Philip Morris is in the enviable position of having an increasing market share in a growing market. Philip Morris stands to benefit greatly from the increases expected in tobacco usage in Asia. In Asia, the vast majority of smokers are men. Women and young adults are a small but growing percentage of smokers. It is probable that these numbers will one day come to mirror those from the West where there is little difference in smoking between genders or age groups. If this shift occurs, Philip Morris should expect skyrocketing profits as the number of smokers multiplies. Furthermore, as citizens of developing countries become wealthier, they will likely make the switch from their local cigarette brands to Marlboro and other internationally recognized brands. As long as developing countries continue to grow their GDP, the number of people smoking Philip Morris products will increase.
There are still obstacles that Philip Morris will have to overcome. Philip Morris is currently having difficulties penetrating the Chinese and Indian markets. Together, these two nations account for almost half of the world's smokers. In China, the government supports its own tobacco companies to the detriment of Philip Morris. As China transitions to a more capitalist society, this is expected to decrease. In India, Philip Morris is having difficulties because India's traditional tobacco product is the Beedi, not the cigarette. However, as the country modernizes and adopts western influences, Indians will begin making the switch to cigarettes.
It should be noted that while profits are growing in Asia, this is being somewhat offset by a decrease of tobacco use in Europe and other developed areas. To continue to generate earnings from these areas, Philip Morris has introduced e-cigarettes, which can be consumed in areas with smoking bans. They are also viewed as a healthy alternative to conventional cigarettes. While it is still unknown whether or not e-cigarettes will catch on in the long run, they have certainly gained rapid acceptance in the United States. Philip Morris International is the tobacco stock for the 21st century.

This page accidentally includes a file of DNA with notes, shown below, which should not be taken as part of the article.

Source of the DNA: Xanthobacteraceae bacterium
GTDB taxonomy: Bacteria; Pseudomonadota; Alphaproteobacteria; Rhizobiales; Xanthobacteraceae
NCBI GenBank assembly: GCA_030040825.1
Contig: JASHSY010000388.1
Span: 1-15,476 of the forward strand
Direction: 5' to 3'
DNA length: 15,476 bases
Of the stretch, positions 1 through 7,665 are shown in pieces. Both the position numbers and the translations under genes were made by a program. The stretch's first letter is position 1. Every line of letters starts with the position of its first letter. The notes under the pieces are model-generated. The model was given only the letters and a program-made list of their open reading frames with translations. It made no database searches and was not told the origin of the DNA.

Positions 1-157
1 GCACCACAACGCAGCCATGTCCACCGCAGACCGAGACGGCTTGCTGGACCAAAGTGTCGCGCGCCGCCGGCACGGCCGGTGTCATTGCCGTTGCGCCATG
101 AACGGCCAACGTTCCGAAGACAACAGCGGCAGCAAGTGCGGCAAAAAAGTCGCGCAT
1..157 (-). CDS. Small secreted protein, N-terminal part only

This company is a must-own in any retirement portfolio. It is a business with high growth prospects and a large dividend. Philip Morris is also a company built to weather any type of economic storm, as the addictive nature of its products ensures they will sell in nearly any conceivable situation. It is an industry leader with a large competitive moat and many recognizable and heralded brands. Regardless of what the market may do in the short term, at current prices and with dividends reinvested, it would be almost impossible not to enjoy satisfactory returns from Philip Morris over the next few decades.
Disclosure: I have no positions in any stocks mentioned, and no plans to initiate any positions within the next 72 hours. I wrote this article myself, and it expresses my own opinions. I am not receiving compensation for it (other than from Seeking Alpha). I have no business relationship with any company whose stock is mentioned in this article.